Perhaps the most endearing example of community support for the Orenco Woods Nature Park in Hillsboro is a local student's drawing of a master plan for the park, rendered carefully in crayon. Orenco Woods Nature Park will be a 30-acre park in central Hillsboro, a project two years in the making whose master plan was enthusiastically sanctioned by the Metro Council Thursday.
Category: public comment
Every four years, to meet federal anti-discrimination guidelines, Metro is required to update its public involvement plans for transportation projects that receive federal funding. This cycle, what the agency is putting forth is more in-depth than ever.
If you had a budget, a marker in hand, and a map of the region before you, where would you draw transit lines, and how often would you want them to run? At a community planning forum in Tigard last week, TriMet and Metro asked community members this question, putting them into a transportation planner's world through a participatory planning exercise.
Metro’s Transportation Policy Alternatives Committee, or TPAC, is seeking volunteers interested in transportation issues. Three community-member appointments are open for two-year terms starting in January. Applications will be accepted until Oct. 18, 2013. The Metro Council expects to make the appointments in November.
Metro is committed to providing all residents across our region with meaningful opportunities to participate in decisions that impact our community. This fall, Metro will update public engagement guidelines to ensure everyone has opportunities to learn about and participate in decision-making.
In a letter to Metro Council President Tom Hughes, 21 of the region's 25 mayors, who represent about a third of the region's residents, said the region's Active Transportation Plan is a valuable effort. But, the mayors said, the plan contains five policies of concern, primarily related to local control over implementation of active transportation planning.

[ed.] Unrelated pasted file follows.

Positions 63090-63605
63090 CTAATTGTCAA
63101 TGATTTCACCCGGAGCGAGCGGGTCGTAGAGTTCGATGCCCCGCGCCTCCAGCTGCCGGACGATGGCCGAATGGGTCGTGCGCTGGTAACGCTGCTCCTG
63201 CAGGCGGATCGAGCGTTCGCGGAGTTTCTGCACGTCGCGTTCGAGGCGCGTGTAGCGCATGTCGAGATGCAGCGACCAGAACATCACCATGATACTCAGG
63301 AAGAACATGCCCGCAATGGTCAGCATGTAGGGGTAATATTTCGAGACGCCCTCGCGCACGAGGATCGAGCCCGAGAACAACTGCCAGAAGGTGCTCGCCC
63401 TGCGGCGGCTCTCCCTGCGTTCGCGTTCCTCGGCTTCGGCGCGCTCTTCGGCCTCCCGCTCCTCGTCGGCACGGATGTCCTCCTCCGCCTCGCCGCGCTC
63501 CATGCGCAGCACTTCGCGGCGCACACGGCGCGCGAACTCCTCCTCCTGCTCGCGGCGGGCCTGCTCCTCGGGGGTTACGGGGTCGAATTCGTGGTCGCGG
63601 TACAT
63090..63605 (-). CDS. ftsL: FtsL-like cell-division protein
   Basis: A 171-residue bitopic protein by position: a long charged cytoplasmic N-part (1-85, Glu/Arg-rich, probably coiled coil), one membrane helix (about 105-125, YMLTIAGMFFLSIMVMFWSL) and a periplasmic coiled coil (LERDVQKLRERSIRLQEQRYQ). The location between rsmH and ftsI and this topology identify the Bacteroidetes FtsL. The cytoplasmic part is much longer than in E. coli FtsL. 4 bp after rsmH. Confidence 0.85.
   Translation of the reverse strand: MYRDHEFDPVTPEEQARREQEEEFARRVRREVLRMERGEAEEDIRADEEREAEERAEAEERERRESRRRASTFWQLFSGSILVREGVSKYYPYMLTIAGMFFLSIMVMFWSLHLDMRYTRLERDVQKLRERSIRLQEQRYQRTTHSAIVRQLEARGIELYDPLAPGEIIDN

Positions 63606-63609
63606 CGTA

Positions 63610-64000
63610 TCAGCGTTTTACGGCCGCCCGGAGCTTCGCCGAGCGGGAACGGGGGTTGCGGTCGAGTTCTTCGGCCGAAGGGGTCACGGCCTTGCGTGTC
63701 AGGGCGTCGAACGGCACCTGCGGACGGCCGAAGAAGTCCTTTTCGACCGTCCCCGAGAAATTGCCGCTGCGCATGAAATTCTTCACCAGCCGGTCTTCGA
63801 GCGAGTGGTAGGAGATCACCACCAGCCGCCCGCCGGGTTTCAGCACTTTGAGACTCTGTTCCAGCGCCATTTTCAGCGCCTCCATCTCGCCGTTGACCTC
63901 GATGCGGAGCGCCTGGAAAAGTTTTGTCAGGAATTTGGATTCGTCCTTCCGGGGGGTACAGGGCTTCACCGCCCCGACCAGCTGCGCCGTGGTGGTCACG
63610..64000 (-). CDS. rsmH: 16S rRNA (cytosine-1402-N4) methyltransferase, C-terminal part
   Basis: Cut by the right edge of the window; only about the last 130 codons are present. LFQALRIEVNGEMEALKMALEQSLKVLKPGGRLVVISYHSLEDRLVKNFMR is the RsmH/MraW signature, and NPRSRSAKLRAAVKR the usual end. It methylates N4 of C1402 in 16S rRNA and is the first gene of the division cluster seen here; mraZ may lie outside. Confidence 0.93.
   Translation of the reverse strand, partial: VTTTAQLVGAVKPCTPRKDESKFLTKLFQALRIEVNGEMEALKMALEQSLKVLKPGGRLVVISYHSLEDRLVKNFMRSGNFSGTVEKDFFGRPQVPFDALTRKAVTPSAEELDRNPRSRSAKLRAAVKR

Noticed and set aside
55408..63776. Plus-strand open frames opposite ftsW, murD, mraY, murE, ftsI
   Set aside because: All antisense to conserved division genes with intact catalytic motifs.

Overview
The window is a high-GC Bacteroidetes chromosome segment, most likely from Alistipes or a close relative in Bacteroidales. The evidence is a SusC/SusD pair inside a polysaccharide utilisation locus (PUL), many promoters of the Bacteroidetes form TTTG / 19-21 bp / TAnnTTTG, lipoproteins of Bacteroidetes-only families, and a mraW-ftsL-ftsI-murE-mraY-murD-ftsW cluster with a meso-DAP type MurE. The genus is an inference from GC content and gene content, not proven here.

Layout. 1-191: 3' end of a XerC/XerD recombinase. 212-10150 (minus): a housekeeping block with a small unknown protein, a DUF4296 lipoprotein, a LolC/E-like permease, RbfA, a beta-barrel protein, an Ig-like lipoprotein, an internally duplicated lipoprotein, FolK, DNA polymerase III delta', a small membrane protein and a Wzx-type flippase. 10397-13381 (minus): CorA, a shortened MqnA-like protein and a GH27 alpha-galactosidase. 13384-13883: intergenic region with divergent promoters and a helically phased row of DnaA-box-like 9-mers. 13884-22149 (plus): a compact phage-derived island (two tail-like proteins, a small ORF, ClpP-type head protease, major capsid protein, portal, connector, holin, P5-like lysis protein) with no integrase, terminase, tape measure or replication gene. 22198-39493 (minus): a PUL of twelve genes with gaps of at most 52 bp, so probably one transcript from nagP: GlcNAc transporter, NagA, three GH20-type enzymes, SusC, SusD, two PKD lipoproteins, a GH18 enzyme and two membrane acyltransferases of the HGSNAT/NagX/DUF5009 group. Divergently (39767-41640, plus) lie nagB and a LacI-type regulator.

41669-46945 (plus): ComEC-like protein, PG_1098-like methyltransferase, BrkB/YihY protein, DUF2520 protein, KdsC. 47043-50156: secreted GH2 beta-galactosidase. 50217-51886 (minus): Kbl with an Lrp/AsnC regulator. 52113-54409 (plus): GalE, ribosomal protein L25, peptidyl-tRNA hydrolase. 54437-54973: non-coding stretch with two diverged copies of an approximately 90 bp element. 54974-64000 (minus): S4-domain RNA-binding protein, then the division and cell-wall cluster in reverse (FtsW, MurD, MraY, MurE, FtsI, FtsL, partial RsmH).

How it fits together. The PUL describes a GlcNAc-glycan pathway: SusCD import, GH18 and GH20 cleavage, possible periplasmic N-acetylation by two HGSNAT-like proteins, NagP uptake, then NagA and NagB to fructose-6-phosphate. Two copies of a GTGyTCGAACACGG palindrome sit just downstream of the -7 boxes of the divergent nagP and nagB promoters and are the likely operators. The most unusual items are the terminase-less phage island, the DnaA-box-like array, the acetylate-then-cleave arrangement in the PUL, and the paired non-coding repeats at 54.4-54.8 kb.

Supporters of the proposed Hyatt hotel near the Oregon Convention Center got a big boost Thursday when the Portland Business Alliance announced its conditional support for the $200 million tourism project.
Stressing the importance of the Oregon Convention Center hotel project to the region's economy, Metro Council President Tom Hughes spoke Thursday at an open house about the project.
On Monday, the Southwest Corridor Steering Committee will consider final recommendations that support the communities’ vision and address transportation challenges in the area. Metro staff will present the recommendations July 22 from 9:30 to 11:30 a.m. at the Tigard Library to the committee, which is comprised of local elected officials and Metro, ODOT and TriMet representatives.
Some Southwest Portland residents grew concerned when Haines Street was identified as a potential route for a bus rapid transit route. It's ultimately up to a steering committee to decide whether to preserve their quiet community.